Even in the strange world of symbiosis, in which a pair of organisms can depend on each other to live, this one's a whopper: Bacteria living inside a parasitic worm help create a cloak, shielding the worm from the immune system of its hosts (which, in this case, turn out to be us).
The worm in question is Onchocerca volvus, a parasitic nematode that causes river blindness. The worm is transmitted to humans by blackfly bites, and it has infected about 18 million people, most of them in Africa. It causes an itchy rash, nodules and, in some 270,000 cases, blindness.
"It's a worm containing another organism, so the body during this infection is kind of confused about what it is dealing with," Benjamin Makepeace of the University of Liverpool, who led research into the infection, told LiveScience. "It's very unusual; most parasites that infect people are a single organism."
Once this odd parasitic nematode infects someone, white blood cells called neutrophils that are part of that person's immune system detect the Wolbachia bacteria and surround the worm-bacteria complex. These neutrophils attack the bits of bacteria that linger outside the worm, but they are specialized and are unable to attack the worm itself. They also are unable to reach the bacteria on the inside. Instead they linger and essentially form a cloak around the worm, keeping away other white blood cells that would attack it.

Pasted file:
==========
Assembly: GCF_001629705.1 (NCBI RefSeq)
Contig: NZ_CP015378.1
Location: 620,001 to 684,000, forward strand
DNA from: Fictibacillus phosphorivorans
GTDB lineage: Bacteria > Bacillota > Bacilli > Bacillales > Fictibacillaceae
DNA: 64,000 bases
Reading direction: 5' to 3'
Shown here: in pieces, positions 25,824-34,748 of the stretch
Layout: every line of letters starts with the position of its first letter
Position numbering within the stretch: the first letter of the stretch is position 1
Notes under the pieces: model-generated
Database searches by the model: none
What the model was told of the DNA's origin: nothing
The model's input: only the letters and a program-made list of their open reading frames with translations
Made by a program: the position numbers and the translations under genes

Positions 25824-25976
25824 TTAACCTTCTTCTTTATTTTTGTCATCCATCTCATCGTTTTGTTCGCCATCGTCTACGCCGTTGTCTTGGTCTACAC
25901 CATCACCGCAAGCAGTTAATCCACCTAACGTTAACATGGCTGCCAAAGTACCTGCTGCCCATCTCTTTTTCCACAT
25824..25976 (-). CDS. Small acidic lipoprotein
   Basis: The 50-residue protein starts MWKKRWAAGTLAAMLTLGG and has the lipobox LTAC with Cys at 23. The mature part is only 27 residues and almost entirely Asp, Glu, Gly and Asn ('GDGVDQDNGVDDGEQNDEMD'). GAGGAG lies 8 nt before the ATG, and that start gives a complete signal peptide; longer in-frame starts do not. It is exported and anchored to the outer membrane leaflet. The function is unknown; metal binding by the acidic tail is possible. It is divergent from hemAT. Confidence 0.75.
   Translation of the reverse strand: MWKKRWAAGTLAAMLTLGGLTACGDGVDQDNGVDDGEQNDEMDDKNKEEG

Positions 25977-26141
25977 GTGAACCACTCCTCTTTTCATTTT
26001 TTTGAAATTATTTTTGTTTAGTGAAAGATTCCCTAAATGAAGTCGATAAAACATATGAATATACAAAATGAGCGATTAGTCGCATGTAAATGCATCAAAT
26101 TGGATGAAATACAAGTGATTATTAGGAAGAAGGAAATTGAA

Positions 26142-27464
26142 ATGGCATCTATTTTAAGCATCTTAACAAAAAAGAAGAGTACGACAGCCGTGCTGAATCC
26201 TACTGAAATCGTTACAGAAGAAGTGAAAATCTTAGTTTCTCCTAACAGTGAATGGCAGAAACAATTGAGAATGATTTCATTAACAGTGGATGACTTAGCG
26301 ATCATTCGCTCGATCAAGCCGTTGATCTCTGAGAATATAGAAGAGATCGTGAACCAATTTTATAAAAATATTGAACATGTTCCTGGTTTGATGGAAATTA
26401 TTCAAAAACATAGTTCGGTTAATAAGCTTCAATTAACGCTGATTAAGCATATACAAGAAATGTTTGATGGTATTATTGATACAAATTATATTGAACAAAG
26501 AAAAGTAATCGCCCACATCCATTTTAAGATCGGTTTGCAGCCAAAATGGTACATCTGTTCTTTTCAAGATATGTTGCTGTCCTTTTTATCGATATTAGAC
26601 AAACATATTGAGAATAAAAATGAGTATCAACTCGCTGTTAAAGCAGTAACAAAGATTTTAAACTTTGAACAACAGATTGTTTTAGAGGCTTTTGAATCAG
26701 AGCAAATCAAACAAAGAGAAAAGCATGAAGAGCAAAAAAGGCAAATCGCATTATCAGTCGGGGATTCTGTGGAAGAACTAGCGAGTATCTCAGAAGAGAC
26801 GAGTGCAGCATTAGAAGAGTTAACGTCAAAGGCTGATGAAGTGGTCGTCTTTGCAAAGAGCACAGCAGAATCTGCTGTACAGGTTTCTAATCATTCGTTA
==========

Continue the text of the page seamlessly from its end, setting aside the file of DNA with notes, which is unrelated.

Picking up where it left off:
"The body's immune response isn't seeing the proper target. It's being redirected to something else," said Makepeace.
A good model for studying this infection came from the closely related Onchocerca ochenai, which infects cattle. Makepeace treated infected cows with two different drugs. One killed the worms directly. The other, an antibiotic, killed the Wolbachia bacteria in the worms, which in turn led to the worms' death.
White blood cells called eosinophils, regarded by many scientists as just a clean-up crew once worms are already dead, failed to act after the worms in the cow were killed by the first drug. The presence of the neutrophils stopped them. However, when the antibiotic was used to kill the bacteria first, the number of neutrophils dropped and the eosinophils came in to attack the live worm.
"The eosinophils are actively involved in killing but can only do that when the bacteria have been reduced in number and the neutrophils aren't there," Makepeace said.
Katrin Gentil, an Onchocerca researcher at the University of Bonn, in Germany, reacted to the research by saying, "The role of Wolbachia in immune-modulation has been neglected in the past. Makepeace's group has shown that Wolbachia have a beneficial role for the worm by modulating the host's (in this case cow's) immune response. This is an exciting novel finding."
Gentil, who made her remarks to LiveScience by e-mail, was not involved in the study.
Previous research found that the parasite can be killed with antibiotics, but treatment must be administered daily for six weeks.
Makepeace's team is hoping to make the antibacterial treatment shorter, easier and less expensive. The researchers are working to design a worm protein that could be administered after infection to "prime" the host's eosinophils to kill the worm.
Other worms in the Onchocerca family cause lymphatic filariasis in humans and infect other animals.
"The immune system is important in the mechanism of action of the antibiotics," Makepeace said.
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Jennifer Welsh is a Connecticut-based science writer and editor and a regular contributor to Live Science. She also has several years of bench work in cancer research and anti-viral drug discovery under her belt. She has previously written for Science News, VerywellHealth, The Scientist, Discover Magazine, WIRED Science, and Business Insider.